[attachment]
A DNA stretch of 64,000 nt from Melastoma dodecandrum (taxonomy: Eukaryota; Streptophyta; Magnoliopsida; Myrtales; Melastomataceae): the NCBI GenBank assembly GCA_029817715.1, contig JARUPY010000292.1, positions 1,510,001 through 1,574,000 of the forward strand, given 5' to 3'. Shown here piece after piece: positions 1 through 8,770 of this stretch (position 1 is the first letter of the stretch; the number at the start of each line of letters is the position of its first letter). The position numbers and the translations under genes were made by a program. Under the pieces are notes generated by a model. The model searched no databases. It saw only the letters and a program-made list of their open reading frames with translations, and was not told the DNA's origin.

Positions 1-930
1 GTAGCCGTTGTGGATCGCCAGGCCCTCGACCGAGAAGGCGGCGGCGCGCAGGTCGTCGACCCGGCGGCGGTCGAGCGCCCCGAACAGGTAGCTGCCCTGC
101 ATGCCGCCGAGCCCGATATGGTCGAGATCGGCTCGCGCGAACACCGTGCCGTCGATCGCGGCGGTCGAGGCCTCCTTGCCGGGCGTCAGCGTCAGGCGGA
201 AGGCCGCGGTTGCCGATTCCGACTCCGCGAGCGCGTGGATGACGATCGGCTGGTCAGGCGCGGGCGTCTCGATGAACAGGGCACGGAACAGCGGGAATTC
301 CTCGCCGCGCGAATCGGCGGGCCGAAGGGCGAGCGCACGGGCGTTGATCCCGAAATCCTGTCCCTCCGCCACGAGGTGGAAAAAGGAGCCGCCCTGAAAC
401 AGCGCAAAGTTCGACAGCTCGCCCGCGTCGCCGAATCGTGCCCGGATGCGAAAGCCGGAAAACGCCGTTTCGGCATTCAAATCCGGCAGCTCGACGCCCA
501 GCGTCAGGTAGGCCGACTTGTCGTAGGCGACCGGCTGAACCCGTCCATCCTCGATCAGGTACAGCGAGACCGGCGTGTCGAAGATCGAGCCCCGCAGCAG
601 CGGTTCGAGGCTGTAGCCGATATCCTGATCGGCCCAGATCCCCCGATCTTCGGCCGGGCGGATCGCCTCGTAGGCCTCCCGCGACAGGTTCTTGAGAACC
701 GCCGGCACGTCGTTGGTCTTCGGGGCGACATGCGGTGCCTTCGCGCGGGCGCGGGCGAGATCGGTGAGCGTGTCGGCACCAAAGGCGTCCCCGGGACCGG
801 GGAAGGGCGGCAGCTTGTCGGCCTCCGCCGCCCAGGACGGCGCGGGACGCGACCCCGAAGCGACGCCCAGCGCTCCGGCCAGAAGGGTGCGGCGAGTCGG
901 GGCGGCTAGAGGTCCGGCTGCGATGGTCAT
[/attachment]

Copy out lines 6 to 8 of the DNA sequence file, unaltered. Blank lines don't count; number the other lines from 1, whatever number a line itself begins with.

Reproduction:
301 CTCGCCGCGCGAATCGGCGGGCCGAAGGGCGAGCGCACGGGCGTTGATCCCGAAATCCTGTCCCTCCGCCACGAGGTGGAAAAAGGAGCCGCCCTGAAAC
401 AGCGCAAAGTTCGACAGCTCGCCCGCGTCGCCGAATCGTGCCCGGATGCGAAAGCCGGAAAACGCCGTTTCGGCATTCAAATCCGGCAGCTCGACGCCCA
501 GCGTCAGGTAGGCCGACTTGTCGTAGGCGACCGGCTGAACCCGTCCATCCTCGATCAGGTACAGCGAGACCGGCGTGTCGAAGATCGAGCCCCGCAGCAG